Thanks for reading, Invisible Audience member. Interested in reading more and supporting me in the process? Check out my profile on Patreon. Pledge a little bit a month and get access to more of my ponderings by becoming one of my Semi-Invisible Patrons.

Sunday, July 4, 2021

Hi. I'm Resentful.

 

Hello Invisible Audience,

 

Welcome back, and thanks for reading.

 

So as I said, I’ve been in Mexico. There are a lot of good things here, not the least of which is my ability to write while I’m here. It helps that the internet isn’t all that great – it means I have a computer and a word processor but no way to connect to Facebook or Instagram, which not only steal my time but also give me all sorts of ideas about how unworthy I am. But at any rate, here I am, sitting in a coffee shop and the internet has been overwhelmed by all the people who are here trying to work, and I have given up on the things I need to online in order to write to you instead.

 

Are you familiar with Brené Brown, Invisible Audience? Someone first recommended her TED Talk on vulnerability to me, and since then I’ve become quite the fan…if you can call yourself a fan of someone whose books and general messages about vulnerability and showing up and being authentic make you want to curse and scream and throw things. 

 

Anyway, Brené Brown and her two sisters who work with her are in the middle of a 6-part series on Brené’s podcast, Unlocking Us. It’s about the things that make us want to hide, and the things that make us want to never trust ourselves or others again, and the many, many barriers we put up to protect ourselves that instead simply cause isolation. Or rather, that’s what it is for me. You could probably listen to the same thing and come up with an entirely different point of view.

 

In yesterday’s episode, they talked about resentment; about how it’s part of the envy family. One of Brene’s sisters said something about how knowing that puts the resentment back in her control—it means that she can then ask herself what she’s not getting that she sees others have that makes her resentful.  

 

Damn it, Invisible Audience. 

 

I have this idea that I’m the only one suffering; that I’m the only one who can’t bring myself to open up; that if anyone else had the same problems I have they would understand and cut me a break. But the truth is, Invisible Audience, that I’m not cutting myself the break. It’s actually very rare that someone comes to me and says anything remotely like, “You should be trying harder than this. You should be able to handle all the things that are thrown at you. You should have more of this shit figured out.”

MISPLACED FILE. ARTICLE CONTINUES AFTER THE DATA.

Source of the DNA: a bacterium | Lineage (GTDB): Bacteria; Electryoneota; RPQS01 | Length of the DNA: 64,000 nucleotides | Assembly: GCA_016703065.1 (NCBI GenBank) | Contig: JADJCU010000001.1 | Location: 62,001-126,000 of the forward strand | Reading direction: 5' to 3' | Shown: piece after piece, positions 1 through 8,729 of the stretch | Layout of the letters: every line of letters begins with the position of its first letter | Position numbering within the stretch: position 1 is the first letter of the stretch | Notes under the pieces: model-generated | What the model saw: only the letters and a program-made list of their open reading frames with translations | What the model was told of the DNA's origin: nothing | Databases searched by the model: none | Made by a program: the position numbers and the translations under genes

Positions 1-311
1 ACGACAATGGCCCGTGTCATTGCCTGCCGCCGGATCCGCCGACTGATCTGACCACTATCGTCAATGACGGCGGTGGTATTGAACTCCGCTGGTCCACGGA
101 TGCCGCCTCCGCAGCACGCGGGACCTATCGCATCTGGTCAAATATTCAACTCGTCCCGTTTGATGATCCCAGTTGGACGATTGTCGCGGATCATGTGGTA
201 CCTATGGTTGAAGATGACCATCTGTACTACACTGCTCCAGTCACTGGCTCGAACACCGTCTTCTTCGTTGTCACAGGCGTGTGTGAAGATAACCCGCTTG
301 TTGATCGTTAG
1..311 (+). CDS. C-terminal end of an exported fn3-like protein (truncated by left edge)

And this leads to my biggest resentment of all, Invisible Audience. I didn’t make all these expectations up. People may not say these things out loud to me, but the expectation is nevertheless there. It comes in a cacophony of messages, some as old as childhood but many as recent as this morning. It comes in the ads on Facebook that show either what I should look like or what I do look like and how I should be embracing it; in the perfect lives choreographed on Facebook posts. It comes from the multi-billion-dollar health and wellness industry that tells me  that I’ll just feel better if my diet is all organic, vegan, with hundreds of dollars in supplements and constant detoxification products. It comes from all these places, and yet it is my personal job to be able to turn my back on it, not take it in and be a strong, independent woman who can be vulnerable but needs nothing and is fine with the wrinkles gathering around her eyes but can’t find a date because of them…or maybe it’s because I’ve internalized my pain so much that now I’m deciding I’m not worthy. If it’s the latter, that’s my fault, too, now, because now--despite having taken in all the conditioning like a good girl and doing all I was told--now I'm told that that very conditioning is standing between me and happiness. Now it’s my job to just stop taking all this in and be something I have never been because believing in myself was wrung out of me like dirt out of a shirt in the wash.

 

Do I sound resentful, Invisible Audience? Because I am. I am pissed

 

I’m going to be 40 in September. This birthday is looming before me in a way that is different than previous ones. This isn’t where I thought I would be. This isn’t what I thought I would have. This isn’t how I thought I would feel. But here I am. 

 

There’s always more work to do, Invisible Audience. I’ve been at this long enough to know that, but that doesn’t necessarily make it easier. I’m so tired of these unrealistic expectations, but I can’t seem to shake them. And that makes me the most resentful of all.